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Andy Street could ‘cling on’ in West Midlands Mayoral race despite Tory unpopularity – London Business News

West Midlands Mayor Andy Street (40%) is two points ahead of his Labour rival Richard Parker (38%), with the incumbent mayor looking like he could “cling on” just two weeks from polling day, despite the huge unpopularity of the Conservative party nationally.

New research from polling firm Savanta suggests that even with Labour (50%) having a 25-point lead over the Conservatives (25%) across the West Midlands, it might not be enough for Keir Starmer’s party to win the West Midlands Mayoralty for the first time.

Savanta’s polling of 1,018 people in the West Midlands combined authority area suggests Street’s potential success will likely be “in spite of, not because of, Rishi Sunak and the Conservative Party brand”, with:

  • Street having higher public net favourability (+21) in the West Midlands than Richard Parker (+13), Keir Starmer (+1) and Rishi Sunak (-24)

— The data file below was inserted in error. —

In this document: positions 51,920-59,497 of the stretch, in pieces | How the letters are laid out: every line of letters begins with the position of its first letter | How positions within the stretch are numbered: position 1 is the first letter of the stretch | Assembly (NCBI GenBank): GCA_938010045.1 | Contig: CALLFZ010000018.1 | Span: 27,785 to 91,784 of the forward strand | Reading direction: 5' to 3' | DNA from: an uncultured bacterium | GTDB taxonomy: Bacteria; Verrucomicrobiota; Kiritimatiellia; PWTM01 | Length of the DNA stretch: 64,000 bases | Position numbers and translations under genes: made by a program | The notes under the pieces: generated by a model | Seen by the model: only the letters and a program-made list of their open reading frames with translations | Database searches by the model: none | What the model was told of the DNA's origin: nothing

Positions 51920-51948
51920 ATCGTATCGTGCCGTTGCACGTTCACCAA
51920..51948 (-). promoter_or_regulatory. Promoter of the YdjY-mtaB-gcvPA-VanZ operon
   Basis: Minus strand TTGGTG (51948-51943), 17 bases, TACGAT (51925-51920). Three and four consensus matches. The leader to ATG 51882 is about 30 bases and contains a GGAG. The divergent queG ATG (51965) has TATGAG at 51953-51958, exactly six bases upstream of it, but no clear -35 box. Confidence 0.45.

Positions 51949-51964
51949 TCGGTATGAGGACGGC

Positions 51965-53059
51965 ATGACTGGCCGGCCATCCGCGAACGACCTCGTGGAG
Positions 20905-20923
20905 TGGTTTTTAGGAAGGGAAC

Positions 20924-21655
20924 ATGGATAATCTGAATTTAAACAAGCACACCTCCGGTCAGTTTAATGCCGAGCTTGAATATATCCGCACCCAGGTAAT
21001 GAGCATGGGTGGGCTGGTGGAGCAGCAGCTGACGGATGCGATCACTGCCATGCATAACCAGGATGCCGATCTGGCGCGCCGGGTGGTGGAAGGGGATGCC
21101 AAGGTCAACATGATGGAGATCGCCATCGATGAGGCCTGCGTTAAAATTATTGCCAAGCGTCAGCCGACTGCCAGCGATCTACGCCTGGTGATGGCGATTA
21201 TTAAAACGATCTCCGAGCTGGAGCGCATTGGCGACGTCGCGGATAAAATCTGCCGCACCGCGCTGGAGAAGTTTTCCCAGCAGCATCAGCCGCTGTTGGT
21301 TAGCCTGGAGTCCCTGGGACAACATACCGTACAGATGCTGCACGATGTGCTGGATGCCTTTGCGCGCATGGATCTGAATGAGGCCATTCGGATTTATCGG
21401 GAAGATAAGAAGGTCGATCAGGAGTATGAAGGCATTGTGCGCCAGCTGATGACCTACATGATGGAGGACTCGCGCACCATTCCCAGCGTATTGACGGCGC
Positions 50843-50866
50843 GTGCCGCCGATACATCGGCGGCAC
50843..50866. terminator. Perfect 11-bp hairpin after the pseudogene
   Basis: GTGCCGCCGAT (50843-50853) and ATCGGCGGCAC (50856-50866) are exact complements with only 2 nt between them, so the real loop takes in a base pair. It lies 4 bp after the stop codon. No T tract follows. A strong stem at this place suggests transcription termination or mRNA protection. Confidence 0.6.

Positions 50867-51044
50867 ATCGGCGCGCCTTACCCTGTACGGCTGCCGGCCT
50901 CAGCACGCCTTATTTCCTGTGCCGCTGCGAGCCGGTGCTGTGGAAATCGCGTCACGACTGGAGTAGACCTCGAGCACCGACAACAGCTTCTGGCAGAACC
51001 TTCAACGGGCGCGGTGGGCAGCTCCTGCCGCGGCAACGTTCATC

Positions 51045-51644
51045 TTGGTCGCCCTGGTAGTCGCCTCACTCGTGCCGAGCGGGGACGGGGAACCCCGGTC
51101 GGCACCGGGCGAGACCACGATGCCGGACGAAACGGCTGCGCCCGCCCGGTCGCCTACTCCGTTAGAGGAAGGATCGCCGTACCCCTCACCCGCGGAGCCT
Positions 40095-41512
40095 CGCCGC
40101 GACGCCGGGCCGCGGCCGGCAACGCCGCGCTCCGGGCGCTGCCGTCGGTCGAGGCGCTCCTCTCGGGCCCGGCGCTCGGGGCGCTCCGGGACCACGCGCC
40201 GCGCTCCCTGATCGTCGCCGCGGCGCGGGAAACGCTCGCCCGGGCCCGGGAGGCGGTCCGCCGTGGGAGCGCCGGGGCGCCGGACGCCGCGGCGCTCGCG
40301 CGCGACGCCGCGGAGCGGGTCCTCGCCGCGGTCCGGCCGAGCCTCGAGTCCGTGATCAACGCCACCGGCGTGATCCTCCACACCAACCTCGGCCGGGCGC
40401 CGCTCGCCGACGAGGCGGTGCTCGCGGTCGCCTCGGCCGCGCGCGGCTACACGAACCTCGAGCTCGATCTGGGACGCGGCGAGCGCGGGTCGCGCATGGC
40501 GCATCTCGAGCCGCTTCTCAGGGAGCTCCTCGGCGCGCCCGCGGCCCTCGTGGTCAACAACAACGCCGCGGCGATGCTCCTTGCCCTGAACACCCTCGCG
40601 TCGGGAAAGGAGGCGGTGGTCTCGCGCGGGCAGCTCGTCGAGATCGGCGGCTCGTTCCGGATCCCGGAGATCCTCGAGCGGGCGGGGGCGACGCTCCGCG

• Nearly six in ten (56%) of Street voters saying they prefer him to the Conservative Party; only 12% say the same for Richard Parker and the Labour Party
  • 43% say they’re satisfied with Street’s performance as Mayor, with just 17% saying they are dissatisfied

Reform UK’s Elaine Williams is in a distant third place, on 7% of the vote – an underperformance for Reform’s national and West Midlands westminster polling. Sunny Virk from Liberal Democrats is on 6% vote share, with Siobhan Harper-Nunes of the Green on 5% vote share and Independent candidate Akhmed Yakoob on 5%.

Chris Hopkins, Political Research Director at Savanta said, “Despite all of the problems the Conservatives face nationally, Andy Street could well just cling on as Mayor of the West Midlands. Our research suggests he is narrowly beating his Labour rival Richard Parker, with Reform UK’s Elaine Williams in a very distant and potentially disappointing third.

If Street does manage to get re-elected for the third time, let’s make no mistake about it, it will be as a consequence of his personal popularity in the West Midlands – and in spite of, not because of, Rishi Sunak and the Conservative Party brand.

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